While lamb shank isn’t the most popular red meat out there, we strongly believe it should be! When prepared properly, roast lamb is an absolute crowd pleaser. It produces juicy meat, and the sauce… oh, the sauce! It’s loaded with seasonings that really bring out all the mild, delicate flavors of the meat. It’s perfect for the holidays or any main dish.
When choosing mutton, you should pay attention to the different grades of mutton. Grades are between prime, choice, good, utility, and cull. If you choose a premium cut, you won’t be disappointed!
Covered and not covered:
Many roast recipes require you to cover the dish while grilling. There is no need to do that in this baking recipe. If you are using shoulder you will be roasting it longer so in that case you should cover it. Covering helps retain moisture, but since your meat is only roasting for about 2 hours at most, it’s not necessary here.
How long should lamb shanks be rested?
No matter how you choose to cook your dish, giving it time to rest is key if you want it to be good. This is because letting the meat rest will help it juice up and let it do some of the internal cooking. The FDA recommends that you let the meat rest for at least 3 minutes before slicing and eating. If you are patient, you should wait 15 minutes. Rest for 15 minutes to give the insides enough time to finish cooking and provide the juiciest cuts of meat you can get.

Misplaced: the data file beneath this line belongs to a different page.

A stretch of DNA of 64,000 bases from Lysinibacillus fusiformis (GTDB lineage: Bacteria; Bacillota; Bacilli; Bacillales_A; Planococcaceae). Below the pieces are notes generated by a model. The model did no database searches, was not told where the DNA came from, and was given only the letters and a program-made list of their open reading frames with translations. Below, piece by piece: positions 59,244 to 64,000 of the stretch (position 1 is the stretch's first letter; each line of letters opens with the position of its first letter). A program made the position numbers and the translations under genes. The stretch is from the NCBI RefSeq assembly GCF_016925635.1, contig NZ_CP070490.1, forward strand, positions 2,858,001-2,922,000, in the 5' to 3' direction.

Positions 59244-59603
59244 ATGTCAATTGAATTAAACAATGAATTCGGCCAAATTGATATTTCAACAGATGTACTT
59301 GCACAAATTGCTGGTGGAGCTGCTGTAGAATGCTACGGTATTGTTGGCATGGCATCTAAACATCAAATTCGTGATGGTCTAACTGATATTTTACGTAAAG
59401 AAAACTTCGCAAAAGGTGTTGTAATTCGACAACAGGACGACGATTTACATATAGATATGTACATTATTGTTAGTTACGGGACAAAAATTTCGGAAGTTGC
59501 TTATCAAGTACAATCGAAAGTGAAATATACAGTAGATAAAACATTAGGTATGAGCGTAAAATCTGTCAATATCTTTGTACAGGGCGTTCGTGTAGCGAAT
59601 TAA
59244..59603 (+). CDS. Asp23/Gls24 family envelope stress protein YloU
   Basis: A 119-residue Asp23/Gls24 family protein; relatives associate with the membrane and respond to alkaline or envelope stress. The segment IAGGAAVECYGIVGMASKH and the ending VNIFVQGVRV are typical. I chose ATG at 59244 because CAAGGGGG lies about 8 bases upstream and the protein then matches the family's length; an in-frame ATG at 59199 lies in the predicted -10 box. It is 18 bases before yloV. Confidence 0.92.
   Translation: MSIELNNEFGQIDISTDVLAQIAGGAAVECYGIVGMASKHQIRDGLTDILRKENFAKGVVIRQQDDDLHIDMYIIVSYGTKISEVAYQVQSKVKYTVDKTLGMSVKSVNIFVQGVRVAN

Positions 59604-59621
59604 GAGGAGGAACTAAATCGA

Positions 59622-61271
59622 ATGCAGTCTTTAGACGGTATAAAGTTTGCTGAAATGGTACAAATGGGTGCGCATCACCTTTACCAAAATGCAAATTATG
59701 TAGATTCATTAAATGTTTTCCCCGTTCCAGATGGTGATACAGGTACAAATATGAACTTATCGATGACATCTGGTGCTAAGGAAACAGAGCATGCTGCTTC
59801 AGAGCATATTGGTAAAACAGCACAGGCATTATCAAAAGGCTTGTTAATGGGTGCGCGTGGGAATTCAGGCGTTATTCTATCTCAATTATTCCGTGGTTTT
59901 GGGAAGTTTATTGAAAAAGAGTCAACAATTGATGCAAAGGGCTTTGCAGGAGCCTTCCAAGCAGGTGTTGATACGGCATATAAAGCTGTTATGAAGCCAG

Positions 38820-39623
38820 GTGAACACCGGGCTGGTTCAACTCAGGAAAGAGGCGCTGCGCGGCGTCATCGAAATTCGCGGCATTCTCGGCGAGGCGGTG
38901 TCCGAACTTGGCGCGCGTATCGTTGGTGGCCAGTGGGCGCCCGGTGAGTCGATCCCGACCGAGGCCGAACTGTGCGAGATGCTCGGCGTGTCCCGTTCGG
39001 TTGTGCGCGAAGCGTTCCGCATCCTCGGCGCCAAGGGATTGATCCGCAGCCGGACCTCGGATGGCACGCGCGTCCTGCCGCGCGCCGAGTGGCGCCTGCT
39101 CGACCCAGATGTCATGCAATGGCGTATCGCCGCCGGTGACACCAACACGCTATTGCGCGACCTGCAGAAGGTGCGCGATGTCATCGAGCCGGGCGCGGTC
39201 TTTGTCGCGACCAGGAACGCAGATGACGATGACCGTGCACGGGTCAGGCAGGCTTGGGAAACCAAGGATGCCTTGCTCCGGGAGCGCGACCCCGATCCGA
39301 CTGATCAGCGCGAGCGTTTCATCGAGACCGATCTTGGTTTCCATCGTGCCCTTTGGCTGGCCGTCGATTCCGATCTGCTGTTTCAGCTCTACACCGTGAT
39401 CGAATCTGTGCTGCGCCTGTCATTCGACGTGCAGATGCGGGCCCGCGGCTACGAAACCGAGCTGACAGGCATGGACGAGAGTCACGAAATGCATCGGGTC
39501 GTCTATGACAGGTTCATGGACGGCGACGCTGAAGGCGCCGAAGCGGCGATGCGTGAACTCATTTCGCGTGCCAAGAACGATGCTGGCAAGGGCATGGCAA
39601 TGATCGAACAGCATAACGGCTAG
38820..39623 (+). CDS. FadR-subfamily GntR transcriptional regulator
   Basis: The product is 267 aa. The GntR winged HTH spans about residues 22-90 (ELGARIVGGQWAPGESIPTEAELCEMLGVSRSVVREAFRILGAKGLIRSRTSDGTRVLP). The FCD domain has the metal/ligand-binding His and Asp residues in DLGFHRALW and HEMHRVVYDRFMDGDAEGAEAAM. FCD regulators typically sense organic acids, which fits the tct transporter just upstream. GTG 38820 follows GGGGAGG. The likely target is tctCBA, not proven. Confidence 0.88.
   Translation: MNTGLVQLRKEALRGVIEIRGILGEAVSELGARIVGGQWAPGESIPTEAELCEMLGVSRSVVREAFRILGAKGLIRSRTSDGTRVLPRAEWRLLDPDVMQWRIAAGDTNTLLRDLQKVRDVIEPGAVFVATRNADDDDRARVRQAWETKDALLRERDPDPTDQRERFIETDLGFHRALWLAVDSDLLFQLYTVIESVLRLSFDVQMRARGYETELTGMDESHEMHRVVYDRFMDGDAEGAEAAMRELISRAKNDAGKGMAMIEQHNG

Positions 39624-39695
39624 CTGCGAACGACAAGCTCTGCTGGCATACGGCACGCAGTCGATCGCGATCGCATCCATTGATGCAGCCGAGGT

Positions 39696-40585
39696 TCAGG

Cooking temperature instead of time:
In some recipes, cooking time is not a recommendation but an obligation. OK – no one will knock if you don’t follow the timing instructions on the tee, but you get the gist. That said, the FDA recommends that you cook lamb to an internal temperature of 145 degrees Fahrenheit. This will help ensure that all harmful bacteria are killed and ensure that it is safe for you and your loved ones to enjoy.
Roasting lamb is one of those situations where you want to cook to internal temperature rather than time. That means you’ll need to use a food-safe thermometer. Here are the internal temperatures for each doneness level, after your meat has rested: